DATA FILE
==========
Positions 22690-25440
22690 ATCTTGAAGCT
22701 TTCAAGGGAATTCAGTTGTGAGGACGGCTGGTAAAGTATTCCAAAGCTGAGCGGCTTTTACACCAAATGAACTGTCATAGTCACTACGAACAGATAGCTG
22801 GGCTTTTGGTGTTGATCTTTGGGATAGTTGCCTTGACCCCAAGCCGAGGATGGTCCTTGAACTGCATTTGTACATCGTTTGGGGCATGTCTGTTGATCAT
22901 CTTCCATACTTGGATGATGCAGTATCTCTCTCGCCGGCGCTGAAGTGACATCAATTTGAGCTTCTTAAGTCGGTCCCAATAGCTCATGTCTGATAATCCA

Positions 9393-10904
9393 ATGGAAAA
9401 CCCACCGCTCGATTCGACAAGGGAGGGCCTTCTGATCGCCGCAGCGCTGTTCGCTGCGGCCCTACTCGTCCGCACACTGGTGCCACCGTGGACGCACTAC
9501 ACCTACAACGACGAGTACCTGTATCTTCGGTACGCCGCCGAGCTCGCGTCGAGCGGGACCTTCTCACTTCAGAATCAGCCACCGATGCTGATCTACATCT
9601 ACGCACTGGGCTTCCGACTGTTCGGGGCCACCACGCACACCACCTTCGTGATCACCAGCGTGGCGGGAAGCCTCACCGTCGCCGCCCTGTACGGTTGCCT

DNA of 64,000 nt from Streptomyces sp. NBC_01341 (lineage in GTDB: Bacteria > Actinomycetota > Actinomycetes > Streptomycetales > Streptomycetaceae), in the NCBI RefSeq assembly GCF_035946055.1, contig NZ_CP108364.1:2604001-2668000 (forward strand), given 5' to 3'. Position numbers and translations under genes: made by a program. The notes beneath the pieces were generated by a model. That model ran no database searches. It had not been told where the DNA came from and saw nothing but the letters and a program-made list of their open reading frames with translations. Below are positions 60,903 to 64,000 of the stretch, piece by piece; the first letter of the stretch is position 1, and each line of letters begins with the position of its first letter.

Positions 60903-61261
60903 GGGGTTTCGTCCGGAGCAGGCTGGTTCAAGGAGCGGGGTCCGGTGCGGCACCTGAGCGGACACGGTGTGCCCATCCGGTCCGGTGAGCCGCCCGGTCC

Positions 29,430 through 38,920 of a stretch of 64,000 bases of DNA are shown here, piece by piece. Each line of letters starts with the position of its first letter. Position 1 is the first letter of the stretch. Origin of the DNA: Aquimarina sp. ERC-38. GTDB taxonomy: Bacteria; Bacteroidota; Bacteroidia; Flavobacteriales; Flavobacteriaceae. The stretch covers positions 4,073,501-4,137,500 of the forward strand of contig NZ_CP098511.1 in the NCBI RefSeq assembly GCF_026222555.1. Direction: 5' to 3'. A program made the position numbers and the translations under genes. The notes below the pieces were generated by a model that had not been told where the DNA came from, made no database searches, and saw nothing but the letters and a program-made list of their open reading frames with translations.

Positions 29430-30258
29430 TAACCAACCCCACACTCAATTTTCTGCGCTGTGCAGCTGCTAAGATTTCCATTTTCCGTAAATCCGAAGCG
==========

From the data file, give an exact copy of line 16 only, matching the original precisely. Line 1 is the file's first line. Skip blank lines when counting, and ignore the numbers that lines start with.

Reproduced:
29430 TAACCAACCCCACACTCAATTTTCTGCGCTGTGCAGCTGCTAAGATTTCCATTTTCCGTAAATCCGAAGCG